He had not long to wait for a solution of the question. The Government was in all appearance deaf to the advice of its Secretary of State, General Cass, of its General-in-Chief, Lieutenant-General Scott, of its Charleston Commander, Major Anderson, of its engineer, Captain Foster, so long as the problem was the safety of three great forts. But when the question became the possession of forty muskets, and the arming of two ordnance sergeants, “men with worsted epaulettes on their shoulders and stripes down their pantaloons” in the language of the Secretary of War, that eminent functionary could sacrifice his rest and slumber to the crisis. Captain Foster, who had returned from the city to Fort Moultrie, was awakened a little after midnight to receive the following peremptory instruction:
[Sidenote] W.R. Vol. I., p. 100.
I have just received a telegraphic
dispatch informing me that you
have removed forty muskets from Charleston arsenal to Fort
Moultrie. If you have removed any arms return them instantly.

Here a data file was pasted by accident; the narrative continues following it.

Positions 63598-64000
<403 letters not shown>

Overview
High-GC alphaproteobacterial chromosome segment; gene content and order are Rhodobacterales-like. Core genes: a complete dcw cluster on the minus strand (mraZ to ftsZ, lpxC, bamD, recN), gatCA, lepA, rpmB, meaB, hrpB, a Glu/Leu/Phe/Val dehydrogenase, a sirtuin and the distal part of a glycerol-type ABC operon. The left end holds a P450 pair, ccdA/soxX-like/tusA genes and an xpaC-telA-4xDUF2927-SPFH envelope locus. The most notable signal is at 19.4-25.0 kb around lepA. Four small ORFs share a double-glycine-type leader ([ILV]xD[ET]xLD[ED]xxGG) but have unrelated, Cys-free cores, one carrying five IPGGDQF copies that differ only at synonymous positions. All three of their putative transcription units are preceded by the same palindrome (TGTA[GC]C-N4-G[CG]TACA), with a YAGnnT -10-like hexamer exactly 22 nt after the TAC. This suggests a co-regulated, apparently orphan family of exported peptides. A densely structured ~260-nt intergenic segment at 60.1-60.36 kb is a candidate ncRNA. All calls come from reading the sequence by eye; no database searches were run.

JOHN B. FLOYD, Secretary of War.
[Sidenote] Foster to De Russy, Dec. 20, 1860. W.R. Vol. I., p. 101.
It was probably in no hopeful mood nor with enviable feelings that this brave officer returned by telegraph the strict routine answer of a loyal subordinate: “I received forty muskets from the arsenal on the 17th, I shall return them in obedience to your order." The necessary consequence he embodied in his report to the department on the next day: “The order of the Secretary of War of last night I must consider as decisive upon the question of any efforts on my part to defend Fort Sumter and Castle Pinckney. The defense now can only extend to keeping the gates closed and shutters fastened and must cease when these are forced.”
----------  “Although this would place my officers and Forts Sumter and Pinckney entirely at the mercy of any mob, I considered myself bound as an officer to obey the order, which I did by the prompt return of the muskets by 10 o’clock that morning.”—Foster, Report to The Committee on Conduct of the War.